Olah, Scholtz Named to National Academy

02/06/09
USC Viterbi is one of only six schools in the nation with two or more elected members in the National Academy of Engineering each of the last two years.
By Diane Ainsworth
George A. Olah, left, and Robert A. Scholtz

Photo/Jon Vidar
Nobel Prize winner George A. Olah, who holds a joint appointment at the USC Viterbi School of Engineering and USC College, and Robert A. Scholtz, the Fred H. Cole Professor of Engineering in the Ming Hsieh Department of Electrical Engineering, were among 65 newly elected members of the National Academy of Engineering announced in Washington, D.C., on Feb. 6.

This is the second year in a row that two engineers from USC have been elected to the academy, making USC one of only six schools in the nation with two or more elected faculty members per year. (In 2008, the engineers were USC Executive Vice President and Provost C. L. Max Nikias and USC Viterbi School Dean Yannis C. Yortsos.) Membership in the academy is the highest professional distinction that can be accorded an engineer.

The election of Olah and Scholtz brings the total number of USC Viterbi School academy members to 33.

“We are very proud that the academy is recognizing two of our faculty for their superb contributions,” Yortsos said. “NAE membership is an indicator of excellence and a testament to the impact of an individual’s scholarly work in the field.”

Olah, holder of the Donald P. and Katherine B. Loker Chair in Organic Chemistry, a USC Distinguished Professor and the founder/director of USC’s Loker Hydrocarbon Research Institute was recognized for “contributions to the development of chemical technologies for environmentally favored and carbon-neutral energy conversion.”

One of the world’s preeminent scholars of hydrocarbon chemistry, Olah received the 1994 Nobel Prize in Chemistry for his achievements in superacids and his observations of carbocations, a fleeting chemical species long theorized to exist but never confirmed.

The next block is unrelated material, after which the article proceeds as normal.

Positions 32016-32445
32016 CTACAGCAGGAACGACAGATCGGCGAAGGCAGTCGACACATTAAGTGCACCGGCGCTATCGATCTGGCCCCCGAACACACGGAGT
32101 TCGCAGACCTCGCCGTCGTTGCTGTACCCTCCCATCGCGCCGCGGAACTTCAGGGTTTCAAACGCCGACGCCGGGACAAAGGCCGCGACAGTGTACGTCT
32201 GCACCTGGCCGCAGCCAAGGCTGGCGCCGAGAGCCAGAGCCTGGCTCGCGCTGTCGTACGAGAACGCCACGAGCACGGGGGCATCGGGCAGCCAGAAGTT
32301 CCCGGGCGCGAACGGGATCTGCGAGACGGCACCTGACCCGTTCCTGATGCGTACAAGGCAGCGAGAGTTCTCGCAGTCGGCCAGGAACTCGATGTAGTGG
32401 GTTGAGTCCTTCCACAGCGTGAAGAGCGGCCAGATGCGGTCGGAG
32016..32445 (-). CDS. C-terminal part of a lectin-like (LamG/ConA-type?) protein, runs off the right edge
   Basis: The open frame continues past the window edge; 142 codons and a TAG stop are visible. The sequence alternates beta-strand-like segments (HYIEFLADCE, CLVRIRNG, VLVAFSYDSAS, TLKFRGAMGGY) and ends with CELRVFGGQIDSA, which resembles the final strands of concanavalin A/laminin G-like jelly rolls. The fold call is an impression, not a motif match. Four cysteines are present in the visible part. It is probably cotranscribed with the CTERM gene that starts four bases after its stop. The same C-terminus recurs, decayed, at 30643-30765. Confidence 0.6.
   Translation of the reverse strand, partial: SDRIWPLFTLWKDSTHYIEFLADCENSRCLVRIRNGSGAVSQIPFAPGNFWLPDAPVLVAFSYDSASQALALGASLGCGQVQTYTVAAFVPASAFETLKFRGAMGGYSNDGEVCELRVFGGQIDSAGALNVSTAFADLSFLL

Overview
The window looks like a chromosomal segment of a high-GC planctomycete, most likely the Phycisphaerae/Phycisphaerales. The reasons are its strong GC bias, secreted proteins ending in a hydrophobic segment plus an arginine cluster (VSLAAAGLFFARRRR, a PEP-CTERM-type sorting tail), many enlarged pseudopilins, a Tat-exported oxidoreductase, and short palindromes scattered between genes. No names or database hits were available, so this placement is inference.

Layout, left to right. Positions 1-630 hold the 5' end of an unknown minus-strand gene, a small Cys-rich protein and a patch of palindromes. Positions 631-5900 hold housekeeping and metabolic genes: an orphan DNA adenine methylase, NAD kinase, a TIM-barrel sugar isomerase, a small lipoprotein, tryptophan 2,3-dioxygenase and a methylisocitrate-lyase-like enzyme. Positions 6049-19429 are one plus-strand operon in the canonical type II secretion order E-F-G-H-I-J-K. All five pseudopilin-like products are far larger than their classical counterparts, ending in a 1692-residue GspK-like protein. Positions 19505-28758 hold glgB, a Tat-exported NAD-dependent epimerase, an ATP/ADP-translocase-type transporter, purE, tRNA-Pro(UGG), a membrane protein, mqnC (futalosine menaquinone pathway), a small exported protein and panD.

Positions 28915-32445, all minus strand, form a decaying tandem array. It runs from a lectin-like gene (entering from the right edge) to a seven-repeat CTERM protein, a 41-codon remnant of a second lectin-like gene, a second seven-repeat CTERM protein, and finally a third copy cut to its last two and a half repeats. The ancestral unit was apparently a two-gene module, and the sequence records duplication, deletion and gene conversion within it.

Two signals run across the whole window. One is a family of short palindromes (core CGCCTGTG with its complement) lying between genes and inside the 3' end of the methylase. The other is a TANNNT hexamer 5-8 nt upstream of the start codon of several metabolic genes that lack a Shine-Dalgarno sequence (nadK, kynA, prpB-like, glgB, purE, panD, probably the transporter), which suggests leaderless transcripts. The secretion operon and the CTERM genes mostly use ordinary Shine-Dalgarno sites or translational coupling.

He devised a way to keep the transient carbocations around long enough to study their properties. What he found revolutionized the understanding of organic chemistry, leading to new discoveries and improvements in the production of gasoline, plastics and pharmaceuticals, to name a few.

His seminal contributions to the technologies of hyrdrocarbons and energy conversion led to the concept of the “methanol economy,” which has the potential of mitigating society’s reliance on fossil fuel sources for energy and materials.

Methanol and dimethyl ether, which can be produced from carbon dioxide using renewable sources of energy, are excellent combustion fuels and feedstocks for ethylene and propylene production. The chemistry behind the “methanol economy” is now being commercially developed.

Scholtz, who started the first university research program in ultra-wideband radio, was recognized for “contributions to the fields of ultra-wideband and spread-spectrum communications.”

A member of the USC Viterbi School faculty since 1963, Scholtz has spent the last decade studying applications of ultra-wideband brief signal pulses spread over a very wide band of the radio spectrum for imaging, data transmission and other tasks. His research interests range from spread-spectrum communications, ultra-wideband and impulse radio to pseudo-noise generators and communication networks.

In 2006, the first commercial applications of ultra-wideband technology, for short-range high bandwidth wireless data links, were introduced, thanks to his landmark research. Scholtz was also co-recipient that year of the IEEE Eric E. Sumner Award for “pioneering contributions to ultra-wide band communications science and technology.”